Dodgers’ Kenley Jansen: ‘Maybe we have to go on strike’

Dodgers closer Kenley Jansen works against the Cubs during a four-out save in Game 1 of the NLCS.
(Robert Gauthier / Los Angeles Times )

With the free-agent market stalled in part by an increasing number of teams that are not trying to win, Dodgers closer Kenley Jansen suggested Saturday that the players might have to consider going on strike for the first time since 1994.

“Maybe we have to go on strike, to be honest with you,” Jansen said at the annual Fan Fest at Dodger Stadium.

With spring training little more than two weeks away, more than 100 free agents remain unsigned, including such top players as pitchers Jake Arrieta and Yu Darvish, first baseman Eric Hosmer, and outfielder J.D. Martinez.


At the same time, teams that would formerly plug holes with veteran stopgaps have tended to tank — that is, rebuild without regard to how many games they might lose or how competitive they might be. The last two World Series champions — the Chicago Cubs and Houston Astros — followed that path to success.

“You could argue you’re going to compete with more clubs to get the first pick in the draft than you would to win the World Series,” Mariners general manager Jerry Dipoto told Seattle reporters this week.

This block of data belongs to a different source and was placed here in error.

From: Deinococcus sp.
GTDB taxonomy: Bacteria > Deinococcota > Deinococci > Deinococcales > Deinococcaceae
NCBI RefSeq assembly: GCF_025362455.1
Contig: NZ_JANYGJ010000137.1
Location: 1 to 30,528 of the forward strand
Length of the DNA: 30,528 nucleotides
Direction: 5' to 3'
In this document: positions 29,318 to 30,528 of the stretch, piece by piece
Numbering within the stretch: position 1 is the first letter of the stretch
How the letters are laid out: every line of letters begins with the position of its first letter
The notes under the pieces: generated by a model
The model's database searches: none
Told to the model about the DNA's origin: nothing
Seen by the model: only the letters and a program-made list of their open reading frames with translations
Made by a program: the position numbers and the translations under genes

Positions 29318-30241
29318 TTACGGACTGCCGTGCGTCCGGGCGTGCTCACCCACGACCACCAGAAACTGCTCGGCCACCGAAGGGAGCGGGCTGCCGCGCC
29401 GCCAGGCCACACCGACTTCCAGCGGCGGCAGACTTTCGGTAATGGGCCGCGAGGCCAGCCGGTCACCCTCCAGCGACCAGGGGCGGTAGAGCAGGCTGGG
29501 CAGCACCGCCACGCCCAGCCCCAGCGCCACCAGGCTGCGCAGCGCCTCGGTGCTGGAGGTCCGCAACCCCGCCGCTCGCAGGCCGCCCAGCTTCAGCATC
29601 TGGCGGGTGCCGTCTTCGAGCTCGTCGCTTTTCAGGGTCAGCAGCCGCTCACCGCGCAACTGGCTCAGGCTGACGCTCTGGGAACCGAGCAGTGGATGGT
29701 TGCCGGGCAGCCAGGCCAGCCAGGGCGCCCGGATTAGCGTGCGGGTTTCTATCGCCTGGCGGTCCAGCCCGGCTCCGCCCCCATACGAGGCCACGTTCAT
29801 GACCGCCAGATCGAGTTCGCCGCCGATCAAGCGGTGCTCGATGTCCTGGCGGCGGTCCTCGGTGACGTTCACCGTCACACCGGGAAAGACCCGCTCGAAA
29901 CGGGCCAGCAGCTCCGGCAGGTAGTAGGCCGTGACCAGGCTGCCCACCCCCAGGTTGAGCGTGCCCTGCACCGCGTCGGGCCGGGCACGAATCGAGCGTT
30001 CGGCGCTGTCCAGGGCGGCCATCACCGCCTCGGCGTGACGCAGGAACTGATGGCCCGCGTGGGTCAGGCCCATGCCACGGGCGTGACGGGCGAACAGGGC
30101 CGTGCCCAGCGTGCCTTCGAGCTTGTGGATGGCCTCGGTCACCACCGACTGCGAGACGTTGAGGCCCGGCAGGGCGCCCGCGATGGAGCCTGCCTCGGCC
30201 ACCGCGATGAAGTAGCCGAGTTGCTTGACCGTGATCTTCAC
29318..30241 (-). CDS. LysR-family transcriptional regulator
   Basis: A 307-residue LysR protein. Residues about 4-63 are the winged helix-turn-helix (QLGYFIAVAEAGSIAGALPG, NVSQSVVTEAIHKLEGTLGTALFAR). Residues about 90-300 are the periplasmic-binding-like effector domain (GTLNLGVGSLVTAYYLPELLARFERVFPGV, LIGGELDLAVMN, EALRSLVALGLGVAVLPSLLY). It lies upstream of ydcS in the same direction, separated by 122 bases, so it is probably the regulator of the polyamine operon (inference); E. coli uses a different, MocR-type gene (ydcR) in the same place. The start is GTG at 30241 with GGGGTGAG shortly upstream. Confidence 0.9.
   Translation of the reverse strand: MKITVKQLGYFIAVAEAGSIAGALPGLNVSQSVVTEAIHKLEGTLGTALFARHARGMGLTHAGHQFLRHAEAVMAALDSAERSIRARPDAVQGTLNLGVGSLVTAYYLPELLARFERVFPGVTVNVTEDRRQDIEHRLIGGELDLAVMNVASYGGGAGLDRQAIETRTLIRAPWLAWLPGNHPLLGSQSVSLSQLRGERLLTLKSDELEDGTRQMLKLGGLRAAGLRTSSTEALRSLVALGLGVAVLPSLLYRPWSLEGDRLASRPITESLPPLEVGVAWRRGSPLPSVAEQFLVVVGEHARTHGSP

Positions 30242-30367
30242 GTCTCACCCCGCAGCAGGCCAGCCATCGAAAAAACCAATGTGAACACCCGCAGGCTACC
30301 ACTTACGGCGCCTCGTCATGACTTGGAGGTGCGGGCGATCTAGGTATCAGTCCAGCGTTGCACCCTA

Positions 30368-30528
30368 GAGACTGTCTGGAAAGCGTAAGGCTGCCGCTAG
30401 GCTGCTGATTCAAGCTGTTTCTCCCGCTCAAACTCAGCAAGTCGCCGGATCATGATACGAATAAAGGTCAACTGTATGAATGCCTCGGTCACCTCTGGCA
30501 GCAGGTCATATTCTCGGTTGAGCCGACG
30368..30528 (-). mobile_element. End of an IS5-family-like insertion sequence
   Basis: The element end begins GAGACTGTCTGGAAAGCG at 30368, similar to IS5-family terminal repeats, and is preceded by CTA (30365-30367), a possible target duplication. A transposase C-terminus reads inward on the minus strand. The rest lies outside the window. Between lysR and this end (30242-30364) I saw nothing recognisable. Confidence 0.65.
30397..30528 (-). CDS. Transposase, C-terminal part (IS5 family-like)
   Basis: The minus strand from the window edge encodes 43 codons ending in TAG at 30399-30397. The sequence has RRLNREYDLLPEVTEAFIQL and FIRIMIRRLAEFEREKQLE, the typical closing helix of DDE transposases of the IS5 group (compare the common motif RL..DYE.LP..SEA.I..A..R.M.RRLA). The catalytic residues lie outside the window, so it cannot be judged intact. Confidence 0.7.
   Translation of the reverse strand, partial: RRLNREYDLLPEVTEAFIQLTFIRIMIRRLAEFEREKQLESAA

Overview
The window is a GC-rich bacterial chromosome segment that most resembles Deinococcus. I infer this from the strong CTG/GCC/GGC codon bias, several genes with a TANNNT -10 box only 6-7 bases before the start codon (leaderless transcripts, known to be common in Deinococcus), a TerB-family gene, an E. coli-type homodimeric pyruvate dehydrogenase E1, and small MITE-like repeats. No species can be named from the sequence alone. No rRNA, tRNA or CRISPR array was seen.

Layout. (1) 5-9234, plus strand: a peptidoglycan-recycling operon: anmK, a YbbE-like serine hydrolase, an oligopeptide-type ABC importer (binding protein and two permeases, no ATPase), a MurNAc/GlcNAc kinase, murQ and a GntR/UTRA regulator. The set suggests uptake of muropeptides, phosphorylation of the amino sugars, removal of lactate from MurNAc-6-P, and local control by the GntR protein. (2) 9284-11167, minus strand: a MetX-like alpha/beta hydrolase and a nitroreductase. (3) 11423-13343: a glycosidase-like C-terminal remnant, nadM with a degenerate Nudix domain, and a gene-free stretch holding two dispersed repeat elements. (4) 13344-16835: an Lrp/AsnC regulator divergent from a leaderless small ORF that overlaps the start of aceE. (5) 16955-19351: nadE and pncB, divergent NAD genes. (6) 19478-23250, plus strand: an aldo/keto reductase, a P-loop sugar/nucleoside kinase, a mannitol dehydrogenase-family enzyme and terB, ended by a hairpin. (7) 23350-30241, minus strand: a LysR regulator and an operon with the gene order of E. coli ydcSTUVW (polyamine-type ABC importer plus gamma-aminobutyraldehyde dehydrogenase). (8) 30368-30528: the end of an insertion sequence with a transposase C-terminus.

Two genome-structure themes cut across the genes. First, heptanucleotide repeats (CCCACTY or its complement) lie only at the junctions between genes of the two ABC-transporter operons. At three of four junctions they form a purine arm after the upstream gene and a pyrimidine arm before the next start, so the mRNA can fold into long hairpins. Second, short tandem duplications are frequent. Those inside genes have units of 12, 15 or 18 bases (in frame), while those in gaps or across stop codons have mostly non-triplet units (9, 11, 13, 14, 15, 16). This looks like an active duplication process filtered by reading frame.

The Miami Marlins this winter have slashed payroll by trading all of what might have been the best outfield in the National League last season: Giancarlo Stanton to the New York Yankees, Christian Yelich to the Milwaukee Brewers and Marcell Ozuna to the St. Louis Cardinals.

The union has lodged a complaint with the commissioner’s office over whether the Marlins are properly investing their revenue-sharing millions back into the team, the Miami Herald reported Friday.

“That is something we might have to address, so you don’t have a lot of Miami Marlins doing this,” Jansen said. “Maybe it’s an adjustment for us, as the players’ union. Maybe we have to go on strike, to be honest with you. That’s how I feel about it.”

After players went on strike in 1994, in opposition to the owners’ bid for a salary cap, then-commissioner Bud Selig canceled the World Series. The players returned in 1995, and baseball has enjoyed labor peace since then.


However, in the first full winter under the new collective bargaining agreement, big-spending teams such as the Dodgers and New York Yankees have focused on cutting payroll so as not to pay a luxury tax. That effectively has put a soft cap at the top of the market, and the proliferation of tanking teams has chilled the market for what has come to be regarded as baseball’s middle class.

It remains uncertain whether players and agents might work with union leadership, or might consider new leadership, in trying to reverse the trend in which players appear to get a declining share of baseball’s growing revenue.

The collective bargaining agreement expires after the 2021 season, so any strike probably would take place during the 2021 season.

“Maybe I could say that, for me, maybe we should go on strike and fix that,” Jansen said. “Maybe not. I think it’s a thing we maybe address that to the union. I’m not going to say that to you guys.

“I’m going to have that talk to the union, and we’ll see how it goes from there.”

Follow Bill Shaikin on Twitter @BillShaikin